Petition demands Japanese lawmaker apologize for LGBT remark
  • Wednesday, November 21, 2018
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Petition demands Japanese lawmaker apologize for LGBT remark


    Activist Mameta Endo, bottom, posed with about 26,000 signatures to submit to Liberal Democratic Party requesting that lawmaker Mio Sugita hold a press conference to apologize in front of ruling Liberal Democratic Party headquarters, Friday, in Tokyo. Japanese activists including seven parents of LGBT children have submitted the petition to Prime Minister Shinzo Abe’s party, demanding that the lawmaker apologize for saying that sexual minorities are unproductive and don’t deserve public support.


TOKYO >> Japanese activists including seven parents of LGBT children submitted a petition with more than 25,000 signatures to Prime Minister Shinzo Abe’s party on Friday, demanding that a lawmaker apologize for saying that sexual minorities are unproductive and don’t deserve public support.

A lawmaker belonging to Abe’s ruling party, Mio Sugita, said in a right-wing magazine in July that the government shouldn’t use tax money for LGBT rights because same-sex couples don’t produce children and have “no productivity.” The comment triggered outrage from sexual minorities as well as others, including the elderly and disabled.

Abe’s Liberal Democratic Party was slow to respond, criticizing her only after tens of thousands of people staged angry protests outside the party headquarters. While critics called her remark tantamount to hate speech, senior party officials seemed to excuse it by saying it represented one of a variety of views.

The activists submitted 26,650 signatures to the party on Friday demanding that it have Sugita apologize.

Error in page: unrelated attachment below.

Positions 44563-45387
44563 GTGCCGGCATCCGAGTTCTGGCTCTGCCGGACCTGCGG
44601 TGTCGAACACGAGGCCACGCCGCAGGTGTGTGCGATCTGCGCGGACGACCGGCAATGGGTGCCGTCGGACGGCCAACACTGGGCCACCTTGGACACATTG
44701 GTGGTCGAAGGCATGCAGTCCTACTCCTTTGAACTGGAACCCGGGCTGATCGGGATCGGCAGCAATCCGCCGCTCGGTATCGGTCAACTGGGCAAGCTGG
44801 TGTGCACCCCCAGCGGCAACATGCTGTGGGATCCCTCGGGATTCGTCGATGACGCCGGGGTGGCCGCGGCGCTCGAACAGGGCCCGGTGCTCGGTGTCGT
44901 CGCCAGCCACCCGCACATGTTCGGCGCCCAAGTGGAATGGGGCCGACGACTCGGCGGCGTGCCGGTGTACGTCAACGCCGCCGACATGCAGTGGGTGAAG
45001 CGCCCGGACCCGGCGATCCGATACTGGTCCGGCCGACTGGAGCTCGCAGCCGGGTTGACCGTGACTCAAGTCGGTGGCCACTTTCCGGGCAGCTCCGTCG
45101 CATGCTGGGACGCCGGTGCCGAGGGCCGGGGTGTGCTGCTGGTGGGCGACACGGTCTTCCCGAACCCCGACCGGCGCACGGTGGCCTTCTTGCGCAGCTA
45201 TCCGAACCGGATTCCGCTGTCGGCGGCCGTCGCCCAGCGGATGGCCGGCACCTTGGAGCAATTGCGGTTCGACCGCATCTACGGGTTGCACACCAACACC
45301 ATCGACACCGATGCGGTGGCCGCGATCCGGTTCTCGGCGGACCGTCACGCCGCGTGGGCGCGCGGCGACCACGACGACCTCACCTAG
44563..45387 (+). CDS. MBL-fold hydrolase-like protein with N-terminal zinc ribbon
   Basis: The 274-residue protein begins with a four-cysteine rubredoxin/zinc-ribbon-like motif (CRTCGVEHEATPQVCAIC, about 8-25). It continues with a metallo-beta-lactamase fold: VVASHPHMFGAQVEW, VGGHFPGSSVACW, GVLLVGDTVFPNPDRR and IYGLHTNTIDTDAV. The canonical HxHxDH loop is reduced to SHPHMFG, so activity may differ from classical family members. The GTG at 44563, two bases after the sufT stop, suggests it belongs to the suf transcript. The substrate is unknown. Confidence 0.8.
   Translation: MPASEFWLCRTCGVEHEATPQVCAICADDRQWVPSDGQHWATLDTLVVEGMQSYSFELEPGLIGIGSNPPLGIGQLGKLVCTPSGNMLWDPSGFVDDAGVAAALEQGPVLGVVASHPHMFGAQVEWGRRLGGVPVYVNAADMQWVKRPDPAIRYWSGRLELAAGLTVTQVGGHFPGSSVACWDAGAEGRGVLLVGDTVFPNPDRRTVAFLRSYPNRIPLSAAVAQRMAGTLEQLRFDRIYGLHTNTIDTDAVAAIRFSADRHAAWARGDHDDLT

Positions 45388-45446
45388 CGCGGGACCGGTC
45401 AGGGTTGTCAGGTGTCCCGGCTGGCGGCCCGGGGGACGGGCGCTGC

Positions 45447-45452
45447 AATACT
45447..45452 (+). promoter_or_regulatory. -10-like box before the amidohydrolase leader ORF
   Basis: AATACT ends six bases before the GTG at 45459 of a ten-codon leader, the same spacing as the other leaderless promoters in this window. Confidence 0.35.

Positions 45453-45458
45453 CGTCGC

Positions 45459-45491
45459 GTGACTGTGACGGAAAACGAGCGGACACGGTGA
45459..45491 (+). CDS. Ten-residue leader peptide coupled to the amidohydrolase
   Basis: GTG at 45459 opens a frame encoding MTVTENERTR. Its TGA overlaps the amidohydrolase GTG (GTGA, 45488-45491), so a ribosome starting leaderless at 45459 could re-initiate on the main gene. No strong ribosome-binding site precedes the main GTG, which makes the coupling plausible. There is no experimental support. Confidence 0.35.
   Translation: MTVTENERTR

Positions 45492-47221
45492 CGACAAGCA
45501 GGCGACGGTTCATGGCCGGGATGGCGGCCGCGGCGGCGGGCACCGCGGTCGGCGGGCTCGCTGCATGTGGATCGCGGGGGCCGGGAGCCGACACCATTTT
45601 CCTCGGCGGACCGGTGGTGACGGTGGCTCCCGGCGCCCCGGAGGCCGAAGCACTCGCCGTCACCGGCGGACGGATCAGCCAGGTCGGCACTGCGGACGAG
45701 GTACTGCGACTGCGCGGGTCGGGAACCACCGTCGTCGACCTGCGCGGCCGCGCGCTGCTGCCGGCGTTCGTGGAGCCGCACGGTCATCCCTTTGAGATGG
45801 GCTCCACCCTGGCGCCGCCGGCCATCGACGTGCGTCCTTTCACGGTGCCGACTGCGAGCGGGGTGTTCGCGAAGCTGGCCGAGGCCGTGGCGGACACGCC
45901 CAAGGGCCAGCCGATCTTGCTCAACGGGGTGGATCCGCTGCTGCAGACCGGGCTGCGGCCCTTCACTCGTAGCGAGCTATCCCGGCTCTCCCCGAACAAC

There is a superficial acceptance of homosexuality in Japan, generally in the entertainment industry. However, many homosexuals hide their sexuality, even from their families, because of a fear of prejudice at school or work in a country where pressure for conformity is strong.

Japan does not legally recognize same-sex marriages. As LGBT rights awareness has gradually grown in recent years, some municipalities have begun issuing partnership certificates to ease problems in renting apartments and other areas, but they are not legally binding.

The group also demanded that the ruling party make clear that it does not tolerate views similar to Sugita’s.

Ryoko Kobayashi, the mother of a transgender son, said Sugita’s remark deeply hurt the feelings of LGBT children who are already struggling with their sexual identities. Some of the parents said their children, after hearing Sugita’s remark, asked if they deserved to live, and others said they felt their future was closed.

“What she said was like telling them that they are worthless,” Kobayashi said in a telephone interview after she submitted the petition. “There is nothing wrong about being LGBT. The problem is with people like Sugita and a society that discriminates against them.”

Kobayashi said Sugita discriminated not only against LGBT people, but also against anyone who doesn’t have children by choice or other reasons.

Days after Sugita’s magazine article triggered outrage, another ruling party lawmaker, Tomu Tanigawa, said in a television talk show that same-sex couples don’t need legal protection because being LGBT is “like a hobby.” He said it was heterosexual couples with children who have allowed the country to continue.

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